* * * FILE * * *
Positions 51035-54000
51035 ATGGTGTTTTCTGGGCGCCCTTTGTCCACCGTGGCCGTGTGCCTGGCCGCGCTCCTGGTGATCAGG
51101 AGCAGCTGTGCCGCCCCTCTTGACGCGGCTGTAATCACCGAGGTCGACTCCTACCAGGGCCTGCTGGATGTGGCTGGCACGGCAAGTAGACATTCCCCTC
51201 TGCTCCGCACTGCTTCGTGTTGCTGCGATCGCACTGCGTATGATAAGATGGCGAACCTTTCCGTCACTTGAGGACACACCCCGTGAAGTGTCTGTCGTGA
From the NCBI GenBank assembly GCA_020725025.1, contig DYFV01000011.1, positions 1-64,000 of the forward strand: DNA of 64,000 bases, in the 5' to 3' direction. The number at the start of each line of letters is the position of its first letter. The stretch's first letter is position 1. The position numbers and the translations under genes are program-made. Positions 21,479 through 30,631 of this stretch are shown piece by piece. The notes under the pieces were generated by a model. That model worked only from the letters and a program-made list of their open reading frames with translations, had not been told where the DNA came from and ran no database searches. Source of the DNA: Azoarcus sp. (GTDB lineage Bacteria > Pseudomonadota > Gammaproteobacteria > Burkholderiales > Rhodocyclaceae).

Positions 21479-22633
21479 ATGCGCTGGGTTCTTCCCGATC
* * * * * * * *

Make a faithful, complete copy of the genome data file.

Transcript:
Positions 51035-54000
51035 ATGGTGTTTTCTGGGCGCCCTTTGTCCACCGTGGCCGTGTGCCTGGCCGCGCTCCTGGTGATCAGG
51101 AGCAGCTGTGCCGCCCCTCTTGACGCGGCTGTAATCACCGAGGTCGACTCCTACCAGGGCCTGCTGGATGTGGCTGGCACGGCAAGTAGACATTCCCCTC
51201 TGCTCCGCACTGCTTCGTGTTGCTGCGATCGCACTGCGTATGATAAGATGGCGAACCTTTCCGTCACTTGAGGACACACCCCGTGAAGTGTCTGTCGTGA
From the NCBI GenBank assembly GCA_020725025.1, contig DYFV01000011.1, positions 1-64,000 of the forward strand: DNA of 64,000 bases, in the 5' to 3' direction. The number at the start of each line of letters is the position of its first letter. The stretch's first letter is position 1. The position numbers and the translations under genes are program-made. Positions 21,479 through 30,631 of this stretch are shown piece by piece. The notes under the pieces were generated by a model. That model worked only from the letters and a program-made list of their open reading frames with translations, had not been told where the DNA came from and ran no database searches. Source of the DNA: Azoarcus sp. (GTDB lineage Bacteria > Pseudomonadota > Gammaproteobacteria > Burkholderiales > Rhodocyclaceae).

Positions 21479-22633
21479 ATGCGCTGGGTTCTTCCCGATC